Housing First Scotland Seminar

Published:

Housing First Scotland Programme 2017 (PDF)

Ending Homelessness with Housing…

Everyone in Scotland has a right to housing. Some people need more, which is where Housing First comes in. Housing First means rapid rehousing with resilient, flexible support that gets alongside people braving deep challenges to help make the changes they want.

So what’s stopping us?

The number of homeless households seeking help from their local authority has reduced over the last decade – while the most complex and extreme forms of homelessness, including rough sleeping, have deepened.

Many local homelessness systems are built on a ‘staircase’ approach where different forms of insecure and temporary accommodation are navigated before settled accommodation is provided. People are assessed for ‘housing readiness’, with many failing to meet criteria or opting out of the process with cynicism, anger or upset.

This is increasingly at odds with a significant body of evidence telling us that mainstream housing, as part of a community, is the best base for deeply excluded people to address issues and build their lives.

How do we move forward?

The wheels are already turning and consensus building that the Housing First approach needs to sit at the very heart of how Scotland tackles homelessness and rough sleeping. Where this has already been done to scale, homelessness dramatically reduces – with Finland and North America offering examples.

The seminar will consider international evidence, clarify definitions, hear personal stories and the frontline experiences of Housing First support. Come along to explore with us how ready Scotland is to put Housing First, first.

Format

The seminar brings together speakers with unique insights into Housing First and the opportunity to take part in smaller roundtable discussions – we’ll be ‘Starting Out’ with Housing First in the morning and ‘Scaling Up’ in the afternoon.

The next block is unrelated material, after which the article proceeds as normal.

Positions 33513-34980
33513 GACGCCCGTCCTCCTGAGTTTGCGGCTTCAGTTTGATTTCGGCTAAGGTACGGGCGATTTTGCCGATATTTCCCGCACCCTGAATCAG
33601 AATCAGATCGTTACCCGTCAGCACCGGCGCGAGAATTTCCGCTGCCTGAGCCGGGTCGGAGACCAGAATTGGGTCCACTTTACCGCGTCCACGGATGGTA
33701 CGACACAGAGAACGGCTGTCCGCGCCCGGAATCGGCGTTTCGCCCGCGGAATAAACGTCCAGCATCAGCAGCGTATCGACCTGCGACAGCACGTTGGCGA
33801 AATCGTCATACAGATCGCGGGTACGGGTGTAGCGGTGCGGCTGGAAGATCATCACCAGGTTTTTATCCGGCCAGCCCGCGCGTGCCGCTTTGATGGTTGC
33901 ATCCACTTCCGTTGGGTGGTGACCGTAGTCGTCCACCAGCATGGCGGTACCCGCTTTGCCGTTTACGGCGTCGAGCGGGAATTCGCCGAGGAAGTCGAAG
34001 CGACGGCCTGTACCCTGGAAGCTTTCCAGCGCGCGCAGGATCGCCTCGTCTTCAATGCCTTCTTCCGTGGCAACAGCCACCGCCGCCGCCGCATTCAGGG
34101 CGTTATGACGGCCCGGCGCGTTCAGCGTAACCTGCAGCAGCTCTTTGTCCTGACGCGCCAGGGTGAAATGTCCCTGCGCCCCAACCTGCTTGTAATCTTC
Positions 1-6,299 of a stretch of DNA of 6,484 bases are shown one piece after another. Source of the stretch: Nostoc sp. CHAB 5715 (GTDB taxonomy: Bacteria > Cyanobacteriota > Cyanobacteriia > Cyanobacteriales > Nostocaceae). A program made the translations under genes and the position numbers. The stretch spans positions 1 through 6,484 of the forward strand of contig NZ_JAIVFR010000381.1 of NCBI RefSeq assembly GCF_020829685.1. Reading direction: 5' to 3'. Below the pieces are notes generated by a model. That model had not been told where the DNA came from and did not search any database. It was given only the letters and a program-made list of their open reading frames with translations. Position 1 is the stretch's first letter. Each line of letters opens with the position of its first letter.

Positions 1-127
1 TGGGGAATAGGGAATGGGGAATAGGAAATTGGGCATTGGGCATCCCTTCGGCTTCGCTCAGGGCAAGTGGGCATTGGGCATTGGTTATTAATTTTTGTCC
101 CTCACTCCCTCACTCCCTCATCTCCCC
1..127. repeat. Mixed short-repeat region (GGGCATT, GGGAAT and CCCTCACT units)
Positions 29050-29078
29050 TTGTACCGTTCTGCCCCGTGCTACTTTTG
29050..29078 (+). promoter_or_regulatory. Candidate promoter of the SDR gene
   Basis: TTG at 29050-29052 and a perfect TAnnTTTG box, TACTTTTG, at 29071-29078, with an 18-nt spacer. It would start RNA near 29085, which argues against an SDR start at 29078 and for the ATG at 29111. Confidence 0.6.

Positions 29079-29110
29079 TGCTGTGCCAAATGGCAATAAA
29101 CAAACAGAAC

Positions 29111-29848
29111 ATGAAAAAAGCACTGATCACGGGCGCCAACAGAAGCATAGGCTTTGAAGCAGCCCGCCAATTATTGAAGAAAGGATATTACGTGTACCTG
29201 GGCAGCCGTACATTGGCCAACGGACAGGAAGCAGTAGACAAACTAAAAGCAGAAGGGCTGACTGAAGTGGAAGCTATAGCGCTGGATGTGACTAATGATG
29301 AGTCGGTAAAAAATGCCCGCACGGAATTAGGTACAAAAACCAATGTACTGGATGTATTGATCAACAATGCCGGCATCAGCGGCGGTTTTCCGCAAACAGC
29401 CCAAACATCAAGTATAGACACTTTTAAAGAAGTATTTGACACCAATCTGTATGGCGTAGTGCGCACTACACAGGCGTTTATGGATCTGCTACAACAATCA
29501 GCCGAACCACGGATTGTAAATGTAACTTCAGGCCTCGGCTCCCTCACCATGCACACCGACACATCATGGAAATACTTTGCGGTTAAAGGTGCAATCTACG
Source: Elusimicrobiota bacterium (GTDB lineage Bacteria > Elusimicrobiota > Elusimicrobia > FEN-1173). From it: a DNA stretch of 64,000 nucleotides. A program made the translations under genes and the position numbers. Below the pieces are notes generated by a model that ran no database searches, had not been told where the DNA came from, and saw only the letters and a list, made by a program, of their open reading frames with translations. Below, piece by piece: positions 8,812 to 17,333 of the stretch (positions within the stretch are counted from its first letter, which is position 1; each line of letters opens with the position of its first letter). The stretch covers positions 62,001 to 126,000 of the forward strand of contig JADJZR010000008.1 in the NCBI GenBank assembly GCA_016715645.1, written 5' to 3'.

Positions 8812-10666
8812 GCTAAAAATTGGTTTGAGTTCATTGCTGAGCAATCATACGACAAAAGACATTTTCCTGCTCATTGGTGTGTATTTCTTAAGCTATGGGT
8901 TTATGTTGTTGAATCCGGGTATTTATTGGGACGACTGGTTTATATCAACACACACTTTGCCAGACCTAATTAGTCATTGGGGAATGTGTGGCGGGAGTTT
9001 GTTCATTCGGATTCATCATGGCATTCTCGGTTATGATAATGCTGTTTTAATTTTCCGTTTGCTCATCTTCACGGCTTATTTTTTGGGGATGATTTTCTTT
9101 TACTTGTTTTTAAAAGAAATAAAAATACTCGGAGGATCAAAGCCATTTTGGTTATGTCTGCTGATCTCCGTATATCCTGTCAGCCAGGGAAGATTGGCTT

Housing First Scotland may be of interest to our integrated health and social partnerships, local authority housing and planning departments, housing associations, academics and third sector organisations working in all our different roles. We warmly welcome people with experience of homelessness – and look forward to meeting social media friends and commentators with an interest in housing solutions.

We hope our programme provides a relevant focus for Scotland’s different parts and pieces – so please book your FREE place quickly, as spaces are limited!

Friday 10th March 2017 1.30pm – 3.30pm
Glasgow Homelessness Network, Unit 16a, The Adelphi Centre, 12 Commercial Road, Glasgow G5 0PQ

Homeless World Cup Glasgow Legacy Project – Download a Programme  (PDF)

On behalf of Glasgow Life, Social Marketing Gateway will present Phase 1 of their evaluation of the Volunteer Programme Element of the Homeless World Cup Legacy Project. Your feedback on their findings and your thoughts as to the shape of the second phase of the evaluation of the Project, and of its impacts on Volunteers, will be welcomed. People using services who are already taking part in the Homeless World Cup Legacy Programme would be especially welcome. Please note that an individual must already be part of the Legacy Programme.

Contact Janice to book a place. Please let us know of you have any additional requirements:
Call 0141 420 7272
Text 07834 437 185
E-mail janice@ghn.org.uk

We’re Hiring!

Published:

GHN are looking for 2 great people to join our team.

Can you make an impact in a fast paced environment?

 

Finance Manager

2 days per week (days to be mutually agreed)
SCP 37-40: £32,482 – £35,361 (pro-rata)

GHN is looking for a confident finance professional to work as part of our senior management team. You will take responsibility for the smooth running of GHN’s financial operations using SAGE Line50 and be responsible for preparing management and annual accounts. This is a permanent post.

Experience of accounting and reconciliation work to audit level and an understanding of the financial compliance for Scottish charities is highly desirable.

Finance Manager Recruitment Pack (PDF)

Equalities Monitoring Form (Word)

GHN Core Competencies (Word)

Finance Manager Application Form (Word)

 

Development Worker
35 hours per week (Monday – Friday)
SCP 23-28: £21,457 – £25,074
For 12 months in the first instance

You will assist the development and roll out of our 4-Front Learning partnership across the West of Scotland. This is a personal learning and development programme to support people to sustain their tenancy after a period of homelessness. This post is Big Lottery funded.

Experience of supporting and involving people in non-traditional learning opportunities an advantage, but other relevant experience will be considered.

Development Worker Recruitment Pack (PDF)

Equalities Monitoring Form (Word)

GHN Core Competencies (Word)

Development Worker Application Form (Word)

 

You can apply by contacting Janice Higgins for an application pack:
GHN, Unit 16a, Adelphi Centre, 12 Commercial Road, Glasgow G5 0PQ

Tel: 0141 420 7272
E: recruitment@ghn.org.uk 

Closing date: 5pm Wednesday 22 February 2017

GHN aims to be an equal opportunities employer and employees are required to demonstrate an anti-discriminatory approach in their work.

PRESS RELEASE

Published: